Even in the pre internet era I loved long distance shopping. Yeah, I admit it, I like mail order. I am probably one of the few women who do not like shopping at regular stores. It is crowded, warm, and there are never enough fitting rooms. So when I go, I go early in the morning. Which I did the last time I went shopping. Unfortunately, I fell in with the Viktor & Rolf siege of H&M (which took place all over the world). Top designers Viktor & Rolf created a limited line of clothing for H&M. More convicted than ever I realized that I really do prefer internet and mail order shopping.
So I went on a little shopping spree. Ordered some stuff, returned some items, exchanges one item for a smaller size and got presented with an invoice which I paid. At least I thought I paid it. Two months later I received a reminder that there was a balance due. I checked my online bank statements and certain that I had paid I threw out the reminder. This week I received another reminder, and two days later another reminder. So yesterday, I checked again, saw that I had paid and called up Heine.
The friendly lady from customer service listed the items I bought and added up the cost of these items. Conclusion: they hadn’t received my payment and one of the items I had purchased was not on the list. I of course wanted the issue of the payment to be settled. The customer service lady was more focused on the fact that I apparently had an expensive item of clothing hanging in my closet which the system didn’t show and for which in her mind I had not paid. I had paid for it of course so she really did not have to worry about that. But she did.
Eventually I was asked to send them a copy of my bank statement so they could confirm the payment. When commented that – however understandable – the fact that I regretted having to spend even more time on this because the burden of proof lies with the customer if the systems of the business fails, is was transferred to a supervisor. She ran through my bank statement with me, checking bank account number and reference number. Apparently I had filled in the wrong reference number. This puzzled me as I am not some kind of random number generator, but eventually succumbed to the fact that I would have to find my official bank statement, copy it, black out the non-relevant stuff and fax it. Tomorrow, I thought when I hung up the phone.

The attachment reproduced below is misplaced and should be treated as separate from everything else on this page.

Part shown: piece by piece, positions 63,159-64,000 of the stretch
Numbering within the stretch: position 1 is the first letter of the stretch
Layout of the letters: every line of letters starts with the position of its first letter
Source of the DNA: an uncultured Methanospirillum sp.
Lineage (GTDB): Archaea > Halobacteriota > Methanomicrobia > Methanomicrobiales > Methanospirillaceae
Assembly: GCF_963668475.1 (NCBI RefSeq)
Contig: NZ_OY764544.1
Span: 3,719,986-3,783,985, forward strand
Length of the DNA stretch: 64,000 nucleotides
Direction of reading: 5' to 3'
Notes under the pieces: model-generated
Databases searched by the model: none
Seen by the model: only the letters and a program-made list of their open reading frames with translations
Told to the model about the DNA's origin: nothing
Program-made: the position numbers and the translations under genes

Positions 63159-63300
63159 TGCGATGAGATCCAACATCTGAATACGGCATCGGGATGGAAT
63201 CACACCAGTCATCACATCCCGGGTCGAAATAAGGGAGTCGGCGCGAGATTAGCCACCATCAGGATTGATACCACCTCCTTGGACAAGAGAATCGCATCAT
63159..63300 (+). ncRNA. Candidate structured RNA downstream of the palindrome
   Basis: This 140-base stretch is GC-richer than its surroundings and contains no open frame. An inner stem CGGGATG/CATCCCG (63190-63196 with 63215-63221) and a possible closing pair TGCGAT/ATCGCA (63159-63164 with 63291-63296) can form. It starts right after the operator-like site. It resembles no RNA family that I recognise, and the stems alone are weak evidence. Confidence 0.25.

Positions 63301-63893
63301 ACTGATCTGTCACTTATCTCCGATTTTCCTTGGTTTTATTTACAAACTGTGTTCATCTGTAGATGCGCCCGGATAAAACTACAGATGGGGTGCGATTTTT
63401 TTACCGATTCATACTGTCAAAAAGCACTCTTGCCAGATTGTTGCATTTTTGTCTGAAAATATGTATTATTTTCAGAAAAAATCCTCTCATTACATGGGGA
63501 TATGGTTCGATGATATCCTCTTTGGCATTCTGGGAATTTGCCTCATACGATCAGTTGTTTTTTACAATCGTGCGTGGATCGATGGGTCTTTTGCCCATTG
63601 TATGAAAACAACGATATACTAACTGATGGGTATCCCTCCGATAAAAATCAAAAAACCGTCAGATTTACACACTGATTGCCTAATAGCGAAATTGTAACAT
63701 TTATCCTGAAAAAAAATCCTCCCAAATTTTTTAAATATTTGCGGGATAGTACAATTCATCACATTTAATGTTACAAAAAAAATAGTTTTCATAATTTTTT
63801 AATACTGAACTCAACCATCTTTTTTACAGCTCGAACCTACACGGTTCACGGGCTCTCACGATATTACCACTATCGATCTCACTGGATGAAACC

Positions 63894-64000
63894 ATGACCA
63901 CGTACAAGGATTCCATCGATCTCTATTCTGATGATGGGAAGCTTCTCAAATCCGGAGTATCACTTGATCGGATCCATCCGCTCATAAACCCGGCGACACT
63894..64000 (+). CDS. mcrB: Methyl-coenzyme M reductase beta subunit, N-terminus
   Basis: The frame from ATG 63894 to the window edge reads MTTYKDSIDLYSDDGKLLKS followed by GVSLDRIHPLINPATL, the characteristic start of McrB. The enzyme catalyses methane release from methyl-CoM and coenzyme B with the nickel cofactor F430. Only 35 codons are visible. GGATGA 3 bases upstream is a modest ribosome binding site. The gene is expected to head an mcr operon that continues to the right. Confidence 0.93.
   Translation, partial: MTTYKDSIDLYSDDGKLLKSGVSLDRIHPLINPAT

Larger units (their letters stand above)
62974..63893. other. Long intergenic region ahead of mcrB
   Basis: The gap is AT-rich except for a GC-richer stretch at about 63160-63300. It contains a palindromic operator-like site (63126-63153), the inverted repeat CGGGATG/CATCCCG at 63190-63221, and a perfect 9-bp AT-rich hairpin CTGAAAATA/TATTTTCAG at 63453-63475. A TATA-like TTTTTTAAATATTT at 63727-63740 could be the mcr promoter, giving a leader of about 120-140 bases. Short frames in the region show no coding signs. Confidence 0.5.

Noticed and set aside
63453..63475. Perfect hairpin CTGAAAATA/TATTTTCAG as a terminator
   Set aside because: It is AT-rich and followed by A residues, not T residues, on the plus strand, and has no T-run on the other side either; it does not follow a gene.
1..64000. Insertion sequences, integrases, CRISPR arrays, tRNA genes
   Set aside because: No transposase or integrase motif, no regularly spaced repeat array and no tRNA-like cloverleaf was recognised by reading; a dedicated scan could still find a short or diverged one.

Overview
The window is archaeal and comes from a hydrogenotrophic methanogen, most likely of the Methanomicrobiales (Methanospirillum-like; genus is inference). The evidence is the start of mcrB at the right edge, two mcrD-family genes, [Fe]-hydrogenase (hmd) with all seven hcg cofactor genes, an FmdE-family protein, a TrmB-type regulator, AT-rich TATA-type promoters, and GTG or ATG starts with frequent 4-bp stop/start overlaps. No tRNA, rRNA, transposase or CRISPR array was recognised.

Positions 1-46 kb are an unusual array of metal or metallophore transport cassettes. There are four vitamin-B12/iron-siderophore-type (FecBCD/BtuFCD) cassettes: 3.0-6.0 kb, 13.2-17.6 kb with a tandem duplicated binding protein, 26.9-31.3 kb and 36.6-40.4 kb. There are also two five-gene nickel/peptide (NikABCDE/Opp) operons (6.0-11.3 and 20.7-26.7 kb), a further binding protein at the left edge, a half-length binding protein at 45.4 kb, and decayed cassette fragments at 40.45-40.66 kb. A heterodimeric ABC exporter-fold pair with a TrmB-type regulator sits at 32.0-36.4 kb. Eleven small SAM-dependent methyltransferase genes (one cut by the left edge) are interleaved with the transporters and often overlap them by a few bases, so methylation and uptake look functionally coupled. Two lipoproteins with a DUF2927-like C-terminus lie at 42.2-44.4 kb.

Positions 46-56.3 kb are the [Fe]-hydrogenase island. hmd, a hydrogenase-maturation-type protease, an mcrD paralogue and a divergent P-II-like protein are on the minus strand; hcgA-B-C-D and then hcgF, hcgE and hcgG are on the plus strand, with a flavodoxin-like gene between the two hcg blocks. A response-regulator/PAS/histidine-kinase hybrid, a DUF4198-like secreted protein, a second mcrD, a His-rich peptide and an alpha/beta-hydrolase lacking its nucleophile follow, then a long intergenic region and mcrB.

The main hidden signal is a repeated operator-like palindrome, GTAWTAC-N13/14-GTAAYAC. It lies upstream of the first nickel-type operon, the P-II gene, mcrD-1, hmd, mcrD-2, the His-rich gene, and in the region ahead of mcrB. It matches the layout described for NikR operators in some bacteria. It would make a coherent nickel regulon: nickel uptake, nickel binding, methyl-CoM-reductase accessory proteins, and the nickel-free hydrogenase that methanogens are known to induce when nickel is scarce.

Fifteen minutes later I was called back. It turned out that I had two customer services numbers. I probably had attributed their website a higher level of sophistication than it has and had assumed that I would be recognized as an existing customer. So I had two customer services numbers and one order had been booked on one number, the other order had been booked on the other. My payment had been booked on one service number and not on the other. The lady on the phone assured me several times that I did not have to pay fines and interest as this really was not my fault although – she said – it was obvious that I had ordered in the wrong way.
After everything was solved and settled three things stayed with me.
- Why was the customer services lady trying to convince me that it wasn’t my fault. She said it so often as to comfort me it seemed. I really didn’t care whose fault it was, but it appeared that it didn’t even cross her mind that it could be her company’s fault.
- If according to their system I owe them money they send me letters and charge me interest. If according to their system I paid too much I hear nothing from them and they just keep my money. I wonder how the lady would have reacted if I had told her: it is not your fault, I will not charge interest. She probably wouldn’t have had a clue.
- This form of apology has no place on Seth’s apology ranking. I rank it between 2 and 3: “It’s not your fault and we won’t hold it against you. Isn’t that just grand of us?” Customer services here is well meaning and friendly. They are helpful in solving what they consider to be a mistake of the customer. They magnanimously forgive the customer without any repercussion. At no point in time does it even cross their mind that they could in any way claim responsibility and act accordingly.